A teenage girl abducted from a Lexington Foster home last week has been found by police, and the man accused of kidnapping her is under arrest, outlets reported Tuesday.
Christopher Steele Boles, 36, is accused of taking the 15-year-old from the American Children’s Home on Feb. 16, FOX 8 reported. She had been talking with Boles using her school-issued laptop, the station reported.
Police began searching for the girl that same day, and on Monday found her at a motel in Aberdeen, the station said. Authorities then arrested Boles, who was found in possession of heroin and marijuana, the Winston-Salem Journal reported. His bond is set at $1 million.
Carlson is the second teen kidnapped in Davidson County this month aftera 14-year-old was taken Feb. 11. Both had been chatting to their alleged abductors online with their school laptops, outlets reported.
Law enforcement rescued the 14-year-old on Sunday, after Arkansas police spotted the missing girl at a McDonald’s parking lot, sitting inside a car with a man, McClatchy News reported.
Officers ordered the driver, William Robert Ice, 38, to exit the vehicle, and he opened fire, critically injuring one of the officers.
Ice led police on a car chase until his vehicle “became disabled in a snowbank,” police said. The girl ran from the car to a state trooper, and Ice was found behind the wheel with a gunshot wound believed to be self-inflicted. He later died in a hospital, McClatchy reported.
The injured officer was last listed in stable condition.
Davidson County Sheriff Richie Simmons said the kidnappings show that children are more protected in schools, McClatchy reported. It’s tougher to keep them safe when they’re learning remotely.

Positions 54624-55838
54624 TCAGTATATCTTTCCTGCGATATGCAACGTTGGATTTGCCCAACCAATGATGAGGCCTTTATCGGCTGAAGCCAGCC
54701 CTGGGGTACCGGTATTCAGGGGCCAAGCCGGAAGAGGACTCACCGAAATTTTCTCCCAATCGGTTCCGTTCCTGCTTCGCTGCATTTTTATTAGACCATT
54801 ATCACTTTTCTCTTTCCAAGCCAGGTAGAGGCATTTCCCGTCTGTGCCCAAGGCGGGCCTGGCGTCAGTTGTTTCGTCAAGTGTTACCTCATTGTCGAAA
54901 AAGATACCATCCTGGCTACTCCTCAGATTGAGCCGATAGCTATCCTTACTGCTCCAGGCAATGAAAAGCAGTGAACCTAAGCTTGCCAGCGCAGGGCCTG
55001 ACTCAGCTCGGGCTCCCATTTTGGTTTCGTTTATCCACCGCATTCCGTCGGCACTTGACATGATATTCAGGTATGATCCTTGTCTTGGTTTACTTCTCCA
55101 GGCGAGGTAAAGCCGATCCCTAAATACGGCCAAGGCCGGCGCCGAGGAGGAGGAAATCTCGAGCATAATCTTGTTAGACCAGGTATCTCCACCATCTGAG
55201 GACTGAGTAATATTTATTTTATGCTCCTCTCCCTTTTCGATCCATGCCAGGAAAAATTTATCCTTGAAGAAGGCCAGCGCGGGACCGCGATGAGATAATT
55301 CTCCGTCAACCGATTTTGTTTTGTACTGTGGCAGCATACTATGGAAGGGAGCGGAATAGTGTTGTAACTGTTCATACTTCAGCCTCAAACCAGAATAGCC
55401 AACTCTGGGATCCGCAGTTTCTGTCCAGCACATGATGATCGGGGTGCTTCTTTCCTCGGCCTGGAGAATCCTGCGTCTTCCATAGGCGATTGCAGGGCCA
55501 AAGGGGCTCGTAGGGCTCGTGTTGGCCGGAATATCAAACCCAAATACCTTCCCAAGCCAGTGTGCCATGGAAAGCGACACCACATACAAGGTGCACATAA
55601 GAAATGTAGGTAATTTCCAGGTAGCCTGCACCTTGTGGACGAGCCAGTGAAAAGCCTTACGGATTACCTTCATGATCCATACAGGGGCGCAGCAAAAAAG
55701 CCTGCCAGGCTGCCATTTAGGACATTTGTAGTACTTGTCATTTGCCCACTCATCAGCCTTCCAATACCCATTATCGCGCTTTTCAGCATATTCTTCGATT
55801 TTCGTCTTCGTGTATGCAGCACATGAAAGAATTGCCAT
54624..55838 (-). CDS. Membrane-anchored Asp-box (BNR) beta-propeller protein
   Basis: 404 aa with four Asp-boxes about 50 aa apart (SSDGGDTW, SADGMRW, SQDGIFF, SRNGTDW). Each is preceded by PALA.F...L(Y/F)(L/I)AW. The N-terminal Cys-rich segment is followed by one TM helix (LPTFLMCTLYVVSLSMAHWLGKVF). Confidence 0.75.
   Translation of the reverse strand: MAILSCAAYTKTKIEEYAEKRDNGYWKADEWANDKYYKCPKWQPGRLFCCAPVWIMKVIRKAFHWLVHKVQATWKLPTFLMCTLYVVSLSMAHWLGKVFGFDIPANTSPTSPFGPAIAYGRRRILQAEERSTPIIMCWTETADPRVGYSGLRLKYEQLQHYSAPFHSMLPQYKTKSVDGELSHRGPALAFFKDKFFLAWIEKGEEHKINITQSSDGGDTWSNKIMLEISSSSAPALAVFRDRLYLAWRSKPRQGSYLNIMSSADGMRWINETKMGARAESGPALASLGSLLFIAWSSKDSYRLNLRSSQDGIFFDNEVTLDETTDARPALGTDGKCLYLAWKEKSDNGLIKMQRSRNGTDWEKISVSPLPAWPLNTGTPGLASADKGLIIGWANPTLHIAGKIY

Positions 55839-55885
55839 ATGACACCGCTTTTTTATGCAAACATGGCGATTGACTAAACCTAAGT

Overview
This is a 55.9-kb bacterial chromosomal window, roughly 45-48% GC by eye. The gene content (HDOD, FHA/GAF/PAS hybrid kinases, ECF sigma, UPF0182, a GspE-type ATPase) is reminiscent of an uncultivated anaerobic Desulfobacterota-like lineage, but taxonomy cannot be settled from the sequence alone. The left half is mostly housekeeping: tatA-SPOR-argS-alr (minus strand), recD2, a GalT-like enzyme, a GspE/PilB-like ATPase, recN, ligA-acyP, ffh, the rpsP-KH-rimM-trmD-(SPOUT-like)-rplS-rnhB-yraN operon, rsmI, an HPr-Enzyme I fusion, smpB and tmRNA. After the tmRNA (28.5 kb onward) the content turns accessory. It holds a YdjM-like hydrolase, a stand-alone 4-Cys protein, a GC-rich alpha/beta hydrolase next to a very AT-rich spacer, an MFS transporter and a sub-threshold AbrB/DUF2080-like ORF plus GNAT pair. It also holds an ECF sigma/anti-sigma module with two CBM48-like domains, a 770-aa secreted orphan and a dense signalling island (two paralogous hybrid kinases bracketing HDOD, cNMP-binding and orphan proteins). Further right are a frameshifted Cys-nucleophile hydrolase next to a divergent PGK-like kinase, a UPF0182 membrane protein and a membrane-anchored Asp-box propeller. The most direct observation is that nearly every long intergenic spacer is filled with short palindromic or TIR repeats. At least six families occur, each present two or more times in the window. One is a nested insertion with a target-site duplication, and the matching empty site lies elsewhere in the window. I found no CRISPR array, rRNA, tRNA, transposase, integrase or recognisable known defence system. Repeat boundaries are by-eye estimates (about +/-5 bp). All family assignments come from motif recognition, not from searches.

“While they’re in school, there’s firewalls for this. When they’re taking these tablets home, there’s nothing,” Simmons said Monday during a news conference. “It’s whatever’s on their server at their house. And that’s a big problem, because they’re talking to what and they’re getting on what sites? No one knows.”
Other experts in law enforcement and child welfare have noticed the concerning trend.
“More kids are online. More offenders are online,” Lindsey Olson of the National Center for Missing and Exploited Children said in an interview with The Washington Post.
Reports of “online enticement” doubled in 2020 over 2019, from 12,520 to 30,236, according to agency data.
“There is just more opportunity right now,” Olsen said.
Davidson County Schools Superintendent Emily Lipe told McClatchy News that all students take internet safety training and sign a safety pledge, as well as an agreement to allow their computer to be monitored by district staff.
Additionally, the district uses a filtering system on all school-issued devices that block inappropriate sites. But it’s a constant battle.
“Unfortunately, there are so many inappropriate websites in existence, we must be made aware before we can block them,” Lipe said. “Our district will review these protocols and investigate to determine if additional measures for restricting certain uses should be taken.”
McClatchy News is not identifying the victims because they are minors.